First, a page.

Want trade secrets on making Dancesport, Country & Skate dresses?

Get the Sew Like A Pro™ newsletter!


Smile or laugh.

Yes, it’s that easy. It works on the physiological, chemical and emotional levels. And, it works when you’re dancing or skating – as well as in real life.

This photo-merge image you see here is really two screen-captures from a video my mom recorded while she and I were volunteering with Trash Trackers on Lake Powell, USA, 2013.

I wasn’t in a bad mood in the scowling photo; it’s just that I live in Oregon where it tends to be cloudy and the Arizona/Utah sun on Lake Powell is very, very bright.  I scowled and squinted to block out the sun.

Look and feel better fast, Sew Like a Pro™
Teresa Sigmon, Lake Powell 2013



Once I realized I was caught on camera, you bet I put on a smile!

I don’t like being caught not smiling – no matter what the reason. I look older, not to mention unapproachable and downright surly.

Here’s the kicker: not only do we all LOOK better when smiling, but we FEEL better also.



For every thought you have - joyous, angry, self-defeating or empowering - your brain produces a chemical to make you feel like your thought.


Thoughts are nothing but electrical impulses. Like a lighting bolt, only much faster and shorter in duration. 

For each thought we have, the brain releases a chemical to make our bodies FEEL the way we were thinking.  And then "we feel the way we think and think the way we feel" as Dr. Joe Dispenza says.  It's a vicious cycle if you routinely think and feel things that are not good. 


In other words,

Your brain produces chemicals to "validate" your thoughts.

I'll give you a few examples of how this works for ballroom dancing and figure skating performances.



Dance / Skate example 1:

Your routine is a tango or a Paso Doble.   The music and the body posturing are strong and dramatic.  You don't tend to smile while dancing or skating that type of routine, do you?  No.  You keep a powerful, focused face because that's what suits the music.  You try to keep your body movement and facial expressions congruent with the mood of the music.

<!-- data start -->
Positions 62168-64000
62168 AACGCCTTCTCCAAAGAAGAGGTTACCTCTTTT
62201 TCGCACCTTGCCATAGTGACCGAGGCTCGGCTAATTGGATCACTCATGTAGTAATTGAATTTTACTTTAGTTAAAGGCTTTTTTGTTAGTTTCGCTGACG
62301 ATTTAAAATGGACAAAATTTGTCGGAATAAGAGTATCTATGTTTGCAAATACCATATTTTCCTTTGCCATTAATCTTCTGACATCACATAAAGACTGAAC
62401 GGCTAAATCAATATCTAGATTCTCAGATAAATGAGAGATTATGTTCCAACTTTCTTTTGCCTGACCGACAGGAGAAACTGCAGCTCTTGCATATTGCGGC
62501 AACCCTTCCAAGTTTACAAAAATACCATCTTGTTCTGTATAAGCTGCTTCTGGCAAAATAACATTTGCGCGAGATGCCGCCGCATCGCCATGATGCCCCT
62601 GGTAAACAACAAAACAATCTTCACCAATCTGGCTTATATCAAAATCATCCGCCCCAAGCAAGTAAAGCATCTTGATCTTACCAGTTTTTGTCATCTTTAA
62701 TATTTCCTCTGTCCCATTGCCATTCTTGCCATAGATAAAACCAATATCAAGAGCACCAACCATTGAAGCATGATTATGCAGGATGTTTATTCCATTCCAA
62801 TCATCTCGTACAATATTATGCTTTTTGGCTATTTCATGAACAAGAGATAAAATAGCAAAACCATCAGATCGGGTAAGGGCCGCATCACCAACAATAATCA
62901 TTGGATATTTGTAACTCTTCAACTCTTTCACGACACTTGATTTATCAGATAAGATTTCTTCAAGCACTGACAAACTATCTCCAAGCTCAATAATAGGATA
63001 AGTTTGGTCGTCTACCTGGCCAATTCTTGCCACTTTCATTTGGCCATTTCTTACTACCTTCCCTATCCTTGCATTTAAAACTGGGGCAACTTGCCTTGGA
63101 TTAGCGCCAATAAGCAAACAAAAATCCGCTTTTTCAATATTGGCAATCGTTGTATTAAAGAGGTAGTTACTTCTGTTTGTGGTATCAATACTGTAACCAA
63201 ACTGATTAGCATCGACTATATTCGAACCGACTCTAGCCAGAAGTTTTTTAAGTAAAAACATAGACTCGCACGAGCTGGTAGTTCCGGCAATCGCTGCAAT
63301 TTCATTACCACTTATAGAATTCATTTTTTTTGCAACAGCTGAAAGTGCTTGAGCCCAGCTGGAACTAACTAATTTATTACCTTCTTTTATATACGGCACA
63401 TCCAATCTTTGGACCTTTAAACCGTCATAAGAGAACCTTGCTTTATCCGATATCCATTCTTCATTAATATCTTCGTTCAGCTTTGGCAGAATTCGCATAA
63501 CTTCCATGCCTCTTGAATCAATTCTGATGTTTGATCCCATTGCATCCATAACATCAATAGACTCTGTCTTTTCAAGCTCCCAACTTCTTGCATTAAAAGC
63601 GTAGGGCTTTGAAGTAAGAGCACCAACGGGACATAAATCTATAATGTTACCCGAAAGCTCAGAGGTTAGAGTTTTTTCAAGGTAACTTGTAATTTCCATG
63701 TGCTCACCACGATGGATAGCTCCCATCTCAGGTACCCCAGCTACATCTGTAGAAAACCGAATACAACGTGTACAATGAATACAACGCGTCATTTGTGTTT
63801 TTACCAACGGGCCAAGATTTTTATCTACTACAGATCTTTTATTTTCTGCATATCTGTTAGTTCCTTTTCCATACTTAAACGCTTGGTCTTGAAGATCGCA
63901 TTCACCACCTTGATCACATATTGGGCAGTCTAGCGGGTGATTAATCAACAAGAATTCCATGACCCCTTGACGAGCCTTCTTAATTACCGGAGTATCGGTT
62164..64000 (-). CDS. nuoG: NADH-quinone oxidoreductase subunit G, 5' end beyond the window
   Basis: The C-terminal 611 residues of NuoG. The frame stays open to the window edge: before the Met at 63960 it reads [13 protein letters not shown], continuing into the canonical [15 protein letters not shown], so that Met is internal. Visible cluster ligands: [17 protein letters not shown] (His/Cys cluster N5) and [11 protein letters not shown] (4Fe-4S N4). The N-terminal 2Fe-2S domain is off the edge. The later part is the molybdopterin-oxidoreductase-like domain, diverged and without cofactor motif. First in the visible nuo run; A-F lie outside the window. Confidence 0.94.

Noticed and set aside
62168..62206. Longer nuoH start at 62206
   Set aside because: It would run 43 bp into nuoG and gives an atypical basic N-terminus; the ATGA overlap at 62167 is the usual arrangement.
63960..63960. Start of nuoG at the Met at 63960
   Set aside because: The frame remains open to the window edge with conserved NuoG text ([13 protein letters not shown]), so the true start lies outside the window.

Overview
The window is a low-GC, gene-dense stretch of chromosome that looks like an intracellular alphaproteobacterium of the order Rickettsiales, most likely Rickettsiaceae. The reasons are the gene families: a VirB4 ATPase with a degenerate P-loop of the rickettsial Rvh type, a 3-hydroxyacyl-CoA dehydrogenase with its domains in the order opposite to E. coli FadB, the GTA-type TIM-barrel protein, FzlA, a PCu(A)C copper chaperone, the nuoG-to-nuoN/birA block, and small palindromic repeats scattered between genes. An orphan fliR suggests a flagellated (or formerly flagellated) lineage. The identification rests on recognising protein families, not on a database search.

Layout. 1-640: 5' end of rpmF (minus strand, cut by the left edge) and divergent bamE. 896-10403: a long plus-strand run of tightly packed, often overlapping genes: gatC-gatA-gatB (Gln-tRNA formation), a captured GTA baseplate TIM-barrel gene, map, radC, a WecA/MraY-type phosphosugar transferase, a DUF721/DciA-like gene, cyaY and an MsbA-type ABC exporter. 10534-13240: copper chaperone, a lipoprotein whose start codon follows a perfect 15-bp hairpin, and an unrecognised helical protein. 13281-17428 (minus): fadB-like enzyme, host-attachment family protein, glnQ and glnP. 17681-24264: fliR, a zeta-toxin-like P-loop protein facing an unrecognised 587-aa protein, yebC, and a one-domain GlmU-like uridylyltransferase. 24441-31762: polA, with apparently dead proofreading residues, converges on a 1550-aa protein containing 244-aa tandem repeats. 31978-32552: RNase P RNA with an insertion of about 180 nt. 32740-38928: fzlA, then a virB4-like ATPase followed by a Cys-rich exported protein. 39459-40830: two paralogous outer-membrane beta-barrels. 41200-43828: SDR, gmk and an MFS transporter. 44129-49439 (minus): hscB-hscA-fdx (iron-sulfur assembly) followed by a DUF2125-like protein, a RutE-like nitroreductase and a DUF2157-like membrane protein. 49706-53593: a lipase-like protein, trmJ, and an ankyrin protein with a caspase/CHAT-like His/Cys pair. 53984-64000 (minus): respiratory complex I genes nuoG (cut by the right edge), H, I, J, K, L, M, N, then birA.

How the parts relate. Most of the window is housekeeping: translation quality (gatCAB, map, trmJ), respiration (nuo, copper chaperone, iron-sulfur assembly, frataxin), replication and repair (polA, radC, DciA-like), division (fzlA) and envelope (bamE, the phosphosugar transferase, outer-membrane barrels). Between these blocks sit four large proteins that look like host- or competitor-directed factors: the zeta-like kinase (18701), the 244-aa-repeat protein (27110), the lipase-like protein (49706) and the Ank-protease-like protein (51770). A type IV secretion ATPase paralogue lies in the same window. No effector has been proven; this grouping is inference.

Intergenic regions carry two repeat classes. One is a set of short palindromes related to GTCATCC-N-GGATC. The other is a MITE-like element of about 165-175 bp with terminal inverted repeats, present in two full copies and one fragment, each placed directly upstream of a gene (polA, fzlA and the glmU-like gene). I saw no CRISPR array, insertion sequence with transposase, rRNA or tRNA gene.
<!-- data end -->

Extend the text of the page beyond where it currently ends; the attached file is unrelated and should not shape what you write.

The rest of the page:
But it doesn't stop there. Because you think about being powerful and commanding, your body actually becomes more of those things.  Your brain releases the chemicals your body needs to make your movements become crisper and more defined.


Dance / Skate example 2:

By contrast, if you're performing a waltz, a foxtrot, or a solo piece to a lively piece of music, you want to smile and look like you're having a good time.  You try to look light, happy, euphoric - like all those steps are easy, fun to do and that your shoes or boots are actually comfortable.

As a result of all your "happy" thoughts, your brain produces chemicals to suit that state of happiness. Your body releases endorphins (so you get that "Runner's High"), your blood pressure and possibly even inflammation reduces.  Overall your body moves and feels better.  



Think back to your best performances.

Were you "in the zone" and everything seemed to go better than normal?